Unread postby electrodogg1 » Tue Aug 12, 2014 9:20 am

That's ridiculous. Everyone knows that if it is made of cheese, it has to be a moon and cannot be a comet. :lol:
Best,

David
electrodogg1
 
Posts: 50
Joined: Tue Mar 18, 2008 8:20 am
Location: La Quinta, California

Re: 'Welease Wosetta!'

Unread postby Metryq » Tue Aug 12, 2014 3:29 pm

About Nothing
by
Isaac Asimov

All of Earth waited for the small black hole to bring it to its end. It had been discovered by Professor Jerome Heironymus at the Lunar telescope in 2125 and it was clearly going to make an approach close enough for total tidal destruction.

All of Earth made its wills and wept on each other's shoulders, saying, "Good-bye, good-bye, good-bye." Husbands said good-bye to their wives, brothers said good-by to their sisters, parents said good-bye to their children, owners said good-by to their pets, and lovers whispered good-bye to each other.

But as the black hole approached, Hieronymus noted there was no gravitational effect. He studied it more closely and announced, with a chuckle, that it was not a black hole after all.

"It's nothing," he said. "Just an ordinary asteroid someone has painted black."

He was killed by an infuriated mob, but not for that. He was killed only after he publicly announced that he would write a great an moving play about the whole episode.

He said, "I shall call it 'Much Adieu About Nothing.'"

All humanity applauded his death.
User avatar
Metryq
 
Posts: 511
Joined: Mon Dec 03, 2012 3:31 am

Re: 'Welease Wosetta!'

Unread postby viscount aero » Tue Aug 12, 2014 5:20 pm

:lol:
User avatar
viscount aero
 
Posts: 2381
Joined: Mon May 12, 2008 11:23 pm
Location: Los Angeles, California

Re: 'Welease Wosetta!'

Unread postby GaryN » Thu Aug 14, 2014 10:48 am

A NAC image available today:
http://blogs.esa.int/rosetta/files/2014 ... 4x1024.jpg
Taken on 7 August 2014, from a distance of 104 kilometres through the orange filter of the OSIRIS narrow-angle camera. They are separated by 17 minutes and the exposure time is 138 milliseconds.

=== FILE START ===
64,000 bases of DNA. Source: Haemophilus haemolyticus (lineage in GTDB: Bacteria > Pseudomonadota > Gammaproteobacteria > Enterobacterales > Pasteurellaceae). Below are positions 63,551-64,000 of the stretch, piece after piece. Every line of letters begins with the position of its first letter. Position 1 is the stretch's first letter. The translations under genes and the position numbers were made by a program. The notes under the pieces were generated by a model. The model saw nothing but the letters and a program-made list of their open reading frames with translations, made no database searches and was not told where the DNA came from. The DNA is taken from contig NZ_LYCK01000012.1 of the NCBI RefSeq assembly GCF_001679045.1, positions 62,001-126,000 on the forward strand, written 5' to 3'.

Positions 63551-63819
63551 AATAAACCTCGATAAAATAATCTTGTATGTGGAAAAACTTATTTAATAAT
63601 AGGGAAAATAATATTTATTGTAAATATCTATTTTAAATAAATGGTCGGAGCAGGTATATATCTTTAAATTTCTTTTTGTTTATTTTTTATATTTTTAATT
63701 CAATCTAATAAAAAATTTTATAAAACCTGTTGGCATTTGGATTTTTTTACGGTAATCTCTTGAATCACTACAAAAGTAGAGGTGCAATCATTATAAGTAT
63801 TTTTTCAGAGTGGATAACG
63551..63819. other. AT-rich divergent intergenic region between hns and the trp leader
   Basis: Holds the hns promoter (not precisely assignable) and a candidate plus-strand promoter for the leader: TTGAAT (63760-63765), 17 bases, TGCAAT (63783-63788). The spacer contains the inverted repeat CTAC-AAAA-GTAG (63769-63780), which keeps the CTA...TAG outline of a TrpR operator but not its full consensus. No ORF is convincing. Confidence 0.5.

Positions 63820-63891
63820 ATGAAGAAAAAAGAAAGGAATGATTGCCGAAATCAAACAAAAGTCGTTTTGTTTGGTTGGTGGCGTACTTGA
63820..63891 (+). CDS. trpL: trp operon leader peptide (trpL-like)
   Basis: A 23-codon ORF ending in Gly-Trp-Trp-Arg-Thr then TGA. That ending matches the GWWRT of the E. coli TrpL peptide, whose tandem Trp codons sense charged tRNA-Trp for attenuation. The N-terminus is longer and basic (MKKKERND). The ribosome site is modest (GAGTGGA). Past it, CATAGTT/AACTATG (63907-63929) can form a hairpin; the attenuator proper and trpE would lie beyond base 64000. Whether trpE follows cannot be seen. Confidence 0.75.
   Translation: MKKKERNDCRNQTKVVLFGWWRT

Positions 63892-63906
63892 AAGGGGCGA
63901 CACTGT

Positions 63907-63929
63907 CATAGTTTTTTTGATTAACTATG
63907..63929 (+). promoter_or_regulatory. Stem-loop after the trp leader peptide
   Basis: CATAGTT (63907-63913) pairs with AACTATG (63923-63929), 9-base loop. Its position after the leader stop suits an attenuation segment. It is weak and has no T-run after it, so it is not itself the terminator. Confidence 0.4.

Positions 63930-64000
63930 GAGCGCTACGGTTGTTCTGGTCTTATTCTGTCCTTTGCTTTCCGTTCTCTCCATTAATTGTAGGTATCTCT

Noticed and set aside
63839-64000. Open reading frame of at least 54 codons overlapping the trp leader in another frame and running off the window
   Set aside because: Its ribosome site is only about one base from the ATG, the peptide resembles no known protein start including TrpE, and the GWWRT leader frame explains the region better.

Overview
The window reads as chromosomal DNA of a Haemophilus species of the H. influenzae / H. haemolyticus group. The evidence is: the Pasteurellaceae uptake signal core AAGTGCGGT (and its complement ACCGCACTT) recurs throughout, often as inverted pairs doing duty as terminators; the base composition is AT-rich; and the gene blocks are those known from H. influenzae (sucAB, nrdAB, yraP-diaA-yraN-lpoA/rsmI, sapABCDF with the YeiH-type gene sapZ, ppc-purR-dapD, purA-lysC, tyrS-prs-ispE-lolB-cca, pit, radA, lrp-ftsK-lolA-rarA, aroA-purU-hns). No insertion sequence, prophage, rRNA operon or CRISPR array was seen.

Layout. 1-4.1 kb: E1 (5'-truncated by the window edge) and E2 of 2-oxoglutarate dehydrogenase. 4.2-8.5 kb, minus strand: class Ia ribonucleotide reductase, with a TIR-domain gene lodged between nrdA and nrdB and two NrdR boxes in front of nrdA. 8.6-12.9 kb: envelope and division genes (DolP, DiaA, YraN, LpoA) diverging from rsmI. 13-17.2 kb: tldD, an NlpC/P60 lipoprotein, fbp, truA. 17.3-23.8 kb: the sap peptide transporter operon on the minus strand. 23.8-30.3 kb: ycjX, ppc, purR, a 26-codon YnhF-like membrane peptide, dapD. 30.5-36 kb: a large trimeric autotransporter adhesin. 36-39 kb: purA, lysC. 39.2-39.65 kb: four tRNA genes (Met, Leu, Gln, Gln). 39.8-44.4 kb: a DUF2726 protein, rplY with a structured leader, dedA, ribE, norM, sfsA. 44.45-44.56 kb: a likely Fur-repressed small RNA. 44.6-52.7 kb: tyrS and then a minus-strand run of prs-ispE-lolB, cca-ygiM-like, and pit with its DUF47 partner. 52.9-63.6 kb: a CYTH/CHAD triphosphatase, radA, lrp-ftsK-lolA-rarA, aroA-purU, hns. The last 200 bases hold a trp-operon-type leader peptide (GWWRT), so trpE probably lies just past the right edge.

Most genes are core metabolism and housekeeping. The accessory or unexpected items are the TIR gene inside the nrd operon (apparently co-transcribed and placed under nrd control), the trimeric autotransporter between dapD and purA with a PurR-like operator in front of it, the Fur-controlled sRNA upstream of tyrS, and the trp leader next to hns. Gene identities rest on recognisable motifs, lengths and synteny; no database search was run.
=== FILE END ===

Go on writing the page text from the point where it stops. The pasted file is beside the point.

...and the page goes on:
Filters for the NAC and WAC
http://www.planetary.org/explore/resour ... siris.html

With the orange filter they may be looking for pyroxene reflectance spectra.
SYSTEMATICS OF VESTOID REFLECTANCE SPECTRA BY 600-AND 650-nm BANDS.
http://www.lpi.usra.edu/meetings/lpsc2007/pdf/1224.pdf

By using different filters, and examining the spectra, they can further pin down the most likely materials by comparing the expected spectral lines in each band with those observed, for each element.
Good to see they are giving the exposure time too. 1/10+ sec may seem like a short exposure time, but given the sensitivity of the instruments, they are likely still looking at some very weak, and 'thin' emissions, not naked eye visible IMO.
In order to change an existing paradigm you do not struggle to try and change the problematic model. You create a new model and make the old one obsolete. -Buckminster Fuller
User avatar
GaryN
 
Posts: 2659
Joined: Tue Apr 01, 2008 8:18 pm
Location: Sooke, BC, Canada

Re: 'Welease Wosetta!'

Unread postby viscount aero » Thu Aug 14, 2014 10:57 am

GaryN wrote:A NAC image available today:
http://blogs.esa.int/rosetta/files/2014 ... 4x1024.jpg
Taken on 7 August 2014, from a distance of 104 kilometres through the orange filter of the OSIRIS narrow-angle camera. They are separated by 17 minutes and the exposure time is 138 milliseconds.


Filters for the NAC and WAC
http://www.planetary.org/explore/resour ... siris.html

With the orange filter they may be looking for pyroxene reflectance spectra.
SYSTEMATICS OF VESTOID REFLECTANCE SPECTRA BY 600-AND 650-nm BANDS.
http://www.lpi.usra.edu/meetings/lpsc2007/pdf/1224.pdf

By using different filters, and examining the spectra, they can further pin down the most likely materials by comparing the expected spectral lines in each band with those observed, for each element.
Good to see they are giving the exposure time too. 1/10+ sec may seem like a short exposure time, but given the sensitivity of the instruments, they are likely still looking at some very weak, and 'thin' emissions, not naked eye visible IMO.


It is a bizarre object. It looks like it could be made of modeling clay. But then there is a highly hardened looking part to it, almost crystalline looking.
User avatar
viscount aero
 
Posts: 2381
Joined: Mon May 12, 2008 11:23 pm
Location: Los Angeles, California

PreviousNext

Return to Electric Universe - Planetary Science

Who is online

Users browsing this forum: No registered users and 4 guests